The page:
The end of Kachalin's dream-team

Lev Yashin trying to stop the shot by Argentine striker Jose Sanfilippo, during the match played at Buenos Aires in 1961. Soviet Union won 2-1 Yashin v argentina.jpg
Lev Yashin trying to stop the shot by Argentine striker José Sanfilippo, during the match played at Buenos Aires in 1961. Soviet Union won 2–1

In the 1962 World Cup, the Soviet team was in Group 1 with Yugoslavia, Colombia and Uruguay. The match between Soviet Union and Colombia ended 4–4; Colombia scored a series of goals (68’, 72’, 86’). Star goalkeeper Lev Yashin was in poor form both against Colombia and Chile. His form was considered as one of the main reasons why Soviet Union team did not gain more success in the tournament.[ citation needed ]

In 1964, the Soviet Union attempted to defend their European Championship title, defeating Italy in the last 16 (20, 11) and to reach the quarter-finals. After two matches against Sweden, the Soviet side won on aggregate (11, 31). The Soviet Union team went to Spain where the finals were held. In the semi-finals, the Soviet Union defeated Denmark 30 in Barcelona but their dreams of winning the title again were dashed in the final when Spain, the host, scored a late goal, winning 2-1.

The late 1960s: Semi-finals at World Cup and European Championships

The 1966 FIFA World Cup was the tournament which the Soviet Union team reached their best result by finishing in fourth place. Soviet Union was in Group 4 with North Korea, Italy and Chile. In all three matches, the Soviet Union team managed to defeat their rivals. The Soviet team then defeated Hungary in the quarter-finals thanks to the effective performance of their star, Lev Yashin but their success was ended by two defeats on 25 and 28 July, against West Germany in the semi-finals and Portugal in the third place play off match, respectively. The 1966 squad was the second best scoring Soviet team in the World Cup history, with 10 goals.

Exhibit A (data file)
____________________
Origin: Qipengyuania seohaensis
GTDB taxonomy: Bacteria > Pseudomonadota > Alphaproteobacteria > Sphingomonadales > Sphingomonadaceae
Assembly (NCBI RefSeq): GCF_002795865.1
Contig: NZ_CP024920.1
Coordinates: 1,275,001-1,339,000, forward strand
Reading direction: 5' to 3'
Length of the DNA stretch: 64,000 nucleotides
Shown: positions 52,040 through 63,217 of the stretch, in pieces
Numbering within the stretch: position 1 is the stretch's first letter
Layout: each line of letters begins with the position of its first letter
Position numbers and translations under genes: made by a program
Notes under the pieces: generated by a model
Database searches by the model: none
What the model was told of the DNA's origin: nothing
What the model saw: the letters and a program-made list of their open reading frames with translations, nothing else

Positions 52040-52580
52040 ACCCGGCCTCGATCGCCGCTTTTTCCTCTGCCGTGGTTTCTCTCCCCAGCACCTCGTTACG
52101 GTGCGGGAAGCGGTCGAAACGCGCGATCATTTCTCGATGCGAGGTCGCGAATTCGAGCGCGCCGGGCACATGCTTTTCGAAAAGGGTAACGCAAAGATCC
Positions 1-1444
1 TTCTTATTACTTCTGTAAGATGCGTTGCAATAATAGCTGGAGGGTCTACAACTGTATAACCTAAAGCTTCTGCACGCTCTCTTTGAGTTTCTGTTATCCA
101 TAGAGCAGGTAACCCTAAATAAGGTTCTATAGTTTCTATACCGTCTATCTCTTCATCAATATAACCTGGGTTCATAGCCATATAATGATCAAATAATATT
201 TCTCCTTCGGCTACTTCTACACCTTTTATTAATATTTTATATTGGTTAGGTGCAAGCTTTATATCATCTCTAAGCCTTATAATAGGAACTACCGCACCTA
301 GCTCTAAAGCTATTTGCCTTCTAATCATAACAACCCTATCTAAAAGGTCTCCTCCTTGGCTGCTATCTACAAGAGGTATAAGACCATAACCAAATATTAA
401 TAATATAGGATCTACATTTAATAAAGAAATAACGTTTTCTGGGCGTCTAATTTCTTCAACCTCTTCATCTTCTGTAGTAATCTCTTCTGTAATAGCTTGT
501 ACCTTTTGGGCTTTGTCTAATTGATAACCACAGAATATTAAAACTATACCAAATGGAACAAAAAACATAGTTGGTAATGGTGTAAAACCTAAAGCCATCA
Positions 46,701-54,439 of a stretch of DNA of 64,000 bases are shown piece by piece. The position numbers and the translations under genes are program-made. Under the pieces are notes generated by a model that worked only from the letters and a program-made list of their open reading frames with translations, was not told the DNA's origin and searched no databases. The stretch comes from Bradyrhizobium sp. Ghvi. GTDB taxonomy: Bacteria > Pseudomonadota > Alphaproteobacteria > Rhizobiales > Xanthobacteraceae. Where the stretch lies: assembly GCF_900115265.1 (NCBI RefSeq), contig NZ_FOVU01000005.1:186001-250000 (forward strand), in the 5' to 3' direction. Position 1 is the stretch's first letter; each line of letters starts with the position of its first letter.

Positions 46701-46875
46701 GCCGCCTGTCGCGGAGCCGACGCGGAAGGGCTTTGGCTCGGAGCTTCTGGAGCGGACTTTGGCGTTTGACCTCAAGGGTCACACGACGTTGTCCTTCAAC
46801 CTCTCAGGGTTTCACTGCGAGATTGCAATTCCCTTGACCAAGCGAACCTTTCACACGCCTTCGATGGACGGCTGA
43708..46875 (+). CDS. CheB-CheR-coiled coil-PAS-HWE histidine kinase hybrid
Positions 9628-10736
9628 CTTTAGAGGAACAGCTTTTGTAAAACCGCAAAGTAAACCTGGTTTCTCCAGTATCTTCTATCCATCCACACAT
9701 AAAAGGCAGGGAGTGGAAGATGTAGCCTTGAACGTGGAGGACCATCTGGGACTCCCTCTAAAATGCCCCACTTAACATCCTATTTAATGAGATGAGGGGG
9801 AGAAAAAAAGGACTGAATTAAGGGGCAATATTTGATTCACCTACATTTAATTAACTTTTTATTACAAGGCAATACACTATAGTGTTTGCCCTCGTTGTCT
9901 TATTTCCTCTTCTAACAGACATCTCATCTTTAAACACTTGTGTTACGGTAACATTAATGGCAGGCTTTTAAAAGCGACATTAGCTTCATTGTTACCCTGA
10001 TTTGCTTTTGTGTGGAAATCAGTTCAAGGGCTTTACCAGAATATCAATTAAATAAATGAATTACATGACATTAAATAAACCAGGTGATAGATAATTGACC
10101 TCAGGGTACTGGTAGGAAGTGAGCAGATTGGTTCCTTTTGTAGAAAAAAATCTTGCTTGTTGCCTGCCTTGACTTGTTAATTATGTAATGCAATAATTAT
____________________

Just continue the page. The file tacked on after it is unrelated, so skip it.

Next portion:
For the Euro 1968, the qualification competition was played in two stages; a group stage (taking place from 1966 until 1968) and the quarter-finals (played in 1968). Again, only four teams could reach the finals which were held in Italy. The semi-final match between Soviet Union and Italy ended 00. It was decided to toss a coin to see who reached the final, rather than play a replay. Italy won, and went on to become European champions. On 8 June 1968, the Soviets were defeated by England in the third place match.

Kachalin's second attempt

The 1970 World Cup started with the match between Mexico and the Soviet Union. The Soviet team became the first team to make a substitution in World Cup history in this match. Other opponents in their group were Belgium and El Salvador. The Soviet team easily qualified to the quarter-final where they lost against Uruguay in extra time. This was the last time the Soviet Union reached the quarter-finals. They were able to obtain 5th place in the rankings which FIFA released in 1986.